MANILA — In celebration of World Environment Day, the International Organization for Migration (IOM) Philippines launched the report, Framing the Human Narrative of Migration in the Context of Climate Change, which reviews the existing evidence on migration in the Philippines in the context of the climate emergency.
While the Philippines is one of the smallest contributors to causes of climate change, it ranks as the second most affected by climate risks impacts globally, according to the Global Climate Risk Index 2020. Aside from experiencing an average 20 typhoons a year, the country now faces more frequent and extreme weather changes, rising temperature, heavier rainfall and sea level rise.
The report finds that farmers and fisherfolk, women, elderly and urban poor are the most vulnerable to climate impacts. In particular, women are more affected than men, constituting 80 per cent of people displaced by climate emergency in the country. In response to the increasing climate risks, the report finds that Filipinos rely on voluntary adaptative strategies such as permanent and circular migration as well as involuntary adaptive strategies such as distress migration and systematic relocation.
“It is crucial to have a clearer understanding of the nexus between climate change and migration, and to explore both the opportunities and challenges presented by migration as an adaptation strategy,” said Kristin Dadey, IOM Philippines Chief of Mission.
“The findings of the report will support key stakeholders in continuing to develop policies and programs based on the experience of Filipino people who are clearly confronted by the impact of the climate emergency,” continued Dadey, emphasizing that such evidence-based programming will ultimately enhance efforts to respond to the immediate needs, while ensuring that migration is utilized as a tool towards sustainable adaptation and risk mitigation.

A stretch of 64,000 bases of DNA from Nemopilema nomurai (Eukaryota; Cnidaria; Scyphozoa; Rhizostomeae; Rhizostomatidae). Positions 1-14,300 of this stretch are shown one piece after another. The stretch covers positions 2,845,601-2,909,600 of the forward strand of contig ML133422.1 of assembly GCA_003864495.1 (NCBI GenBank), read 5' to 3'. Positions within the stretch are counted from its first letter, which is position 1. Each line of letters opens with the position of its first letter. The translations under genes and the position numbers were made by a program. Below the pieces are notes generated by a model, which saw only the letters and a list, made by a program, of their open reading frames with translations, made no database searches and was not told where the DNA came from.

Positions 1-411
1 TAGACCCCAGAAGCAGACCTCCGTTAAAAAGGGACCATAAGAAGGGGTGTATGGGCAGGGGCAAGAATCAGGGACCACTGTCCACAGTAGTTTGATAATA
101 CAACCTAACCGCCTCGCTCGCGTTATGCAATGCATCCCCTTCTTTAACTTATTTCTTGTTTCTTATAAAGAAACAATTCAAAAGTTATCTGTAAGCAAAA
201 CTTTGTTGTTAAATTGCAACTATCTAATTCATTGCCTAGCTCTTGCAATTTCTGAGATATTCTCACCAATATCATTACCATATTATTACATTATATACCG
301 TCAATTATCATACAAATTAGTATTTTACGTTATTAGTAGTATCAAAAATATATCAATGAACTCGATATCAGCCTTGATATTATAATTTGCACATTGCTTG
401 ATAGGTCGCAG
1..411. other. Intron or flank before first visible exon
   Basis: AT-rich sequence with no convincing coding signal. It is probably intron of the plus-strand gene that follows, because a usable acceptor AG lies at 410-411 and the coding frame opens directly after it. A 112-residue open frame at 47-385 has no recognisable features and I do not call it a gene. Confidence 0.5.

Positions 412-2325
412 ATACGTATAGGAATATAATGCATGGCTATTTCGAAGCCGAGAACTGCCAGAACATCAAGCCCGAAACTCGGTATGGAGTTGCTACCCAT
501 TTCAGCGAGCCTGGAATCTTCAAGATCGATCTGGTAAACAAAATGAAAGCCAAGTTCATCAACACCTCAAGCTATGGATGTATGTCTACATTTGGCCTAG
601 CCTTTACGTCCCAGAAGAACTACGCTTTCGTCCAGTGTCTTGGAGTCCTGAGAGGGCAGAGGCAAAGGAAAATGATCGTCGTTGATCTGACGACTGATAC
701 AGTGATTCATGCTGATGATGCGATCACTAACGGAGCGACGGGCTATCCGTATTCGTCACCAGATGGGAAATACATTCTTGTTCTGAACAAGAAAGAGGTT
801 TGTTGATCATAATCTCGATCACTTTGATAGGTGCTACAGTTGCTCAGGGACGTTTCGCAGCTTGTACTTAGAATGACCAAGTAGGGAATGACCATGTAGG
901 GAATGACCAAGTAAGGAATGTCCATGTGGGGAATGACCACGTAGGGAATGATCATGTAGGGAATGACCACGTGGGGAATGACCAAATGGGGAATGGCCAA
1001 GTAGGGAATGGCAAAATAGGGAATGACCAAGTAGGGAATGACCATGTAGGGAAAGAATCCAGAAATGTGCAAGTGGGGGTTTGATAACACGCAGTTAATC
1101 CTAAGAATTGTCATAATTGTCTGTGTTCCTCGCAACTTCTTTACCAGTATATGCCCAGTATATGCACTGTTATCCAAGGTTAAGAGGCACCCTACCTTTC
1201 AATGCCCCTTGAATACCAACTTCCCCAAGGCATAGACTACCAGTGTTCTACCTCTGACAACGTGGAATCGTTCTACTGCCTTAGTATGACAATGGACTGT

The report analyzed a total of 35 published papers, with the majority coming from 2011-2020 when some of the most destructive climate-related disasters occurred in the Philippines. Exploratory interviews and consultations were also conducted with local governments and vulnerable community members, to provide an initial framework for in-depth policy research on climate migration.
“The report gathers insights from different sectors on the issue of climate change and highlights the human narratives behind the impacts of climate change in the Philippines,” said Gustavo Gonzalez, the UN’s Resident Coordinator and Chair of the UN Network on Migration in the Philippines, highlighting the significance of the report.
“We need to prepare for the massive uprooting that this climate emergency threatens to trigger. The report recovers for us the human face of the most crucial social and ecological challenge of our time,” said Fr. Jose Ramon “Fr. Jett” Villarin, SJ, a climate scientist and member of the Intergovernmental Panel on Climate Change which won the 2007 Nobel Peace Prize.
Jerome Ilagan, the Chief of the Policy Research and Development Division of the Philippine government’s Climate Change Commission, expressed his support to IOM for its efforts and cited that the report will be useful especially in informing strategic ways forward to mainstream climate change adaptation and climate resilience initiatives nationwide, especially to the vulnerable communities.
“Through the whole-of-government and whole-of-society approaches, our government, as part of the National Adaptation Plan process, consistent with the National Climate Risk Management Framework, is committed to ensure that all Filipinos are equipped with the evidence-based and citizen-centric knowledge and capacities to adapt and thrive in this era of climate change,” he said.
As the Coordinator and Secretariat of the UN Network on Migration, IOM has conducted various studies on the impact of climate change on migration. The report seeks to further complement this initiative in the Philippines context by informing future programs with the most recent and relevant information. The report is part of the Climate Change Adaptation and Community Resilience in the Philippines Program, with support and funding from the IOM Development Fund (IDF).
For more information, please contact: Kristin Dadey, IOM Philippines Chief of Mission) at email@example.com
IOM Philippines will hold a virtual launch event of the report on 4 June 2021(FRI) 9:00 – 10:30.
To attend, please register here: https://tripetto.app/run/IH841CZ4P0
The full report ‘Framing the Human Narrative of Migration in the Context of Climate Change’ will be available at IOM Philippines’ website on 4 June 2021.